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Click for all slides. “Don’t Cry For Me, Argentina” America This is a ‘real’ history lesson It happened in Argentina It’s also happening in Spain, Italy,

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Presentation on theme: "Click for all slides. “Don’t Cry For Me, Argentina” America This is a ‘real’ history lesson It happened in Argentina It’s also happening in Spain, Italy,"— Presentation transcript:


2 Click for all slides. “Don’t Cry For Me, Argentina” America This is a ‘real’ history lesson It happened in Argentina It’s also happening in Spain, Italy, Greece and other Countries Is America next????? If We Don't Learn Our History, We're Doomed to Repeat It - George Washington

3 Like the United States, Argentina was blessed by God with vast swaths of rich farmland producing abundant agriculture, laced with navigable rivers, and an accessible port system. Its level of industrialization was higher than many European countries; railroads, automobiles, and telephones were commonplace. Gen 12:1-3 Now the LORD had said unto Abram (Abraham), Get thee out of thy country, and from thy kindred, and from thy father's house, unto a land that I will show thee: And I will make of thee a great nation, and I will bless thee, and make thy name great; and thou shalt be a blessing: And I will bless them that bless thee, and curse him that curseth thee: and in thee shall all families of the earth be blessed. Click for all slides.

4 In the early 20th century, Argentina was one of the wealthiest countries in the world. While Great Britain’s maritime power and its far-flung empire had propelled it to a dominant position among the world’s industrialized nations, only the United States challenged Argentina for the position of the world’s second-most powerful economy.

5 Europeans arrived in the region with the 1502 voyage of Amerigo Vespucci. Spanish navigator Juan Diaz de Solias visited what is now Argentina in 1516. Spain established a permanent colony on the site of Buenos Aires in 1580. Argentina quickly became one of the world's 10 wealthiest capitalist nations based on rapid expansion of agriculture, foreign trade, and encouraging foreign investment in their infrastructure. Conservative forces supporting minimum taxes and small government dominated Argentine politics until 1916, when their traditional rivals, The Radicals, won control of the government with the election of a progressive, Hipólito Irigoyen. The Radicals under the banner of “change” appealed to the low and middle income class citizens with the promise that government would provide more through taxing business and the wealthy.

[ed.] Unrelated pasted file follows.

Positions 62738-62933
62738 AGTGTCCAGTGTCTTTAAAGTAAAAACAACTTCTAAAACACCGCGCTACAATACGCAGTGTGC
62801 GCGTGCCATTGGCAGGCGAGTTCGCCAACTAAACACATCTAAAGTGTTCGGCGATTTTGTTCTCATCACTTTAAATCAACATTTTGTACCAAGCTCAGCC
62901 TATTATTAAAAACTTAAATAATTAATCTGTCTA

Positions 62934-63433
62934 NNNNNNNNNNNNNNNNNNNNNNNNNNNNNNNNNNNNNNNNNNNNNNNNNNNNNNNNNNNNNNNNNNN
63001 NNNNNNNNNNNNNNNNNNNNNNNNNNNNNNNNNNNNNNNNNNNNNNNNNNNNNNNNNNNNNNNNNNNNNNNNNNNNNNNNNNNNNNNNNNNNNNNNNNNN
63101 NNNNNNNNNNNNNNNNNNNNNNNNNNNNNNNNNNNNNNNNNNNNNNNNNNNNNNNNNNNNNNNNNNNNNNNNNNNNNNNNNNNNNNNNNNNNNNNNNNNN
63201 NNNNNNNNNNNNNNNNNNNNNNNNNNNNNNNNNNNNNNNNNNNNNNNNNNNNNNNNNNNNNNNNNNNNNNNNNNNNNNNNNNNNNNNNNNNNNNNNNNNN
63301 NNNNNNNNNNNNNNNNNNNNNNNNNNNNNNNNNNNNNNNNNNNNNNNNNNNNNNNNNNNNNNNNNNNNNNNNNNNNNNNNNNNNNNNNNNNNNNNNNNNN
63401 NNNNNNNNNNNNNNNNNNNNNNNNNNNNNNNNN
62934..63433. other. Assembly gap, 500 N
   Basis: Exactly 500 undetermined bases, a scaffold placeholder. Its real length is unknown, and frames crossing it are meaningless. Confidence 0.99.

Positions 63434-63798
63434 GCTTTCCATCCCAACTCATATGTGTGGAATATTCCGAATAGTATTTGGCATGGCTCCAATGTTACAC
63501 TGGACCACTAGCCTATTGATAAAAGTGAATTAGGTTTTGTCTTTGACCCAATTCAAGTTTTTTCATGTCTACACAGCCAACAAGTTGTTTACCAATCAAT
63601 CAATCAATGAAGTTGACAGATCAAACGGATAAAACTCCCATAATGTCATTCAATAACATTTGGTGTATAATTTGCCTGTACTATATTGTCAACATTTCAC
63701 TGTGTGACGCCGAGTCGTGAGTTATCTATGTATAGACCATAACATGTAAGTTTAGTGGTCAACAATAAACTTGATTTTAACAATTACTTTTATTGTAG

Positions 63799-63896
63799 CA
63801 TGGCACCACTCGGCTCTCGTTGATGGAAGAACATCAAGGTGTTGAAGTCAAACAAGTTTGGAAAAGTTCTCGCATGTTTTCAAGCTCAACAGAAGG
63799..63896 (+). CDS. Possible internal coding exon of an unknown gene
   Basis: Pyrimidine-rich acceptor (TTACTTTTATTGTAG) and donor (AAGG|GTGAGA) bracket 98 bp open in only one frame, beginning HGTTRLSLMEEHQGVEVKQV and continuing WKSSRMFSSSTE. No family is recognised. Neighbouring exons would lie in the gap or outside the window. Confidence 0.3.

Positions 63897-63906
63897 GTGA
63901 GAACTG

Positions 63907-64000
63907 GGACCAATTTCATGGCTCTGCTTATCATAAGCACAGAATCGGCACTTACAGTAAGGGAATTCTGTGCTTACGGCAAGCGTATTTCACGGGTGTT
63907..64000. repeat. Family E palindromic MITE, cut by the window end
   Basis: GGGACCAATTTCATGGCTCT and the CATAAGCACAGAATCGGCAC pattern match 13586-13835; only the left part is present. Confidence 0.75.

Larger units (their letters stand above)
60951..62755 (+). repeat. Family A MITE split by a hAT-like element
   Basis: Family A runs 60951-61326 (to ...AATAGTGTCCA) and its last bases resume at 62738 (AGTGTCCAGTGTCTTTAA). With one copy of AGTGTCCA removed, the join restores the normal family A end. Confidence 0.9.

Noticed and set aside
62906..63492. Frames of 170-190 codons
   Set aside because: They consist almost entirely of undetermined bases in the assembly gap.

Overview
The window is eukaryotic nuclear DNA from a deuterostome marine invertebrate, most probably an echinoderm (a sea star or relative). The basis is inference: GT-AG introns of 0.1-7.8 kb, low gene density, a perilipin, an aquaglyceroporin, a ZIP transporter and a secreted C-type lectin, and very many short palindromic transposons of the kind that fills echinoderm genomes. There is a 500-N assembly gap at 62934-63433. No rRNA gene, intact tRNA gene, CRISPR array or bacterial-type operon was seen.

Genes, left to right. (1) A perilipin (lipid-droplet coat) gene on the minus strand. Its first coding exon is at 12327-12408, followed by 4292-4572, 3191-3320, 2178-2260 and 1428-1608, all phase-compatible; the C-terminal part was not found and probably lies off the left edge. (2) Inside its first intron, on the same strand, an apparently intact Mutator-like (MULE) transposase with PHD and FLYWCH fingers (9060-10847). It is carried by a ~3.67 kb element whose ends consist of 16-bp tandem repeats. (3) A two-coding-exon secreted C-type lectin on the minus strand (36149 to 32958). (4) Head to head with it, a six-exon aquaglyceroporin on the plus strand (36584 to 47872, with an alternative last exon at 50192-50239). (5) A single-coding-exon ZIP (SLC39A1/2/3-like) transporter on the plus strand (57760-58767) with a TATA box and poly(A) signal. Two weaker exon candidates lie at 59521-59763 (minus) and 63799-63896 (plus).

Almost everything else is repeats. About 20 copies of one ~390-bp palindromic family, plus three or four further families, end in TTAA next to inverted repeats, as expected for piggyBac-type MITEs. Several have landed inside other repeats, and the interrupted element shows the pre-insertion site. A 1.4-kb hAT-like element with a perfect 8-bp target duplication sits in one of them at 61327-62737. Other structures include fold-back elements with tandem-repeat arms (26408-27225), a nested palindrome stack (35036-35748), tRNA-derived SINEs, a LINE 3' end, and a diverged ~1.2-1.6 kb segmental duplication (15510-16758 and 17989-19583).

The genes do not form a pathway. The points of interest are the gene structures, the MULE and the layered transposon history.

6 Among Irigoyen’s changes: mandatory pension insurance, mandatory health insurance, and support for low-income housing construction to stimulate the economy. Put simply, the government wanted to usurp their capitalistic system by assuming economic control of a vast swath of the country’s business operations and began assessing new taxes to fund the growth of government. "You cannot help the poor by destroying the rich. You cannot strengthen the weak by weakening the strong. You cannot bring about prosperity by discouraging thrift. You cannot lift the wage earner up by pulling the wage payer down. You cannot further the brotherhood of man by inciting class hatred. You cannot build character and courage by taking away people's initiative and independence. You cannot help people permanently by doing for them, what they could and should do for themselves." Abraham Lincoln

7 With an increasing flow of funds into entitlement programs, the government’s payouts soon became overly generous. Before long its outlays surpassed the value of the taxpayers’ contributions. Put simply, government quickly became under-funded, like the United States’, today. Personal Income Down! Government Spending Out of Control! "Government is not a solution to our problem, government is the problem." - Ronald Reagan

8 The death knell (bell) for the Argentine economy sounded with the election of Juan Perón, a ‘Catholic (?)’. Perón emerged in the 1940s to become Argentina’s most revered, as well as most despised, political figure. He first came to national prominence as head of the National Department of Labor, after a 1943 military coup toppled civilian rule. Perón had a fascist and corporatist (corporative organization of a political unit or community organizer) upbringing – he and his charismatic wife, Eva, aimed their progressive political agenda at the destruction of the nation’s wealthy.

9 Designed and manufactured in Argentina, the Justicialist was part of Perón's effort to take over the auto industry. Angel Borlenghi an erstwhile socialist who, as Interior Minister, oversaw new labor courts and the opposition driving private business out of business and always ruling in favor of Labor Unions.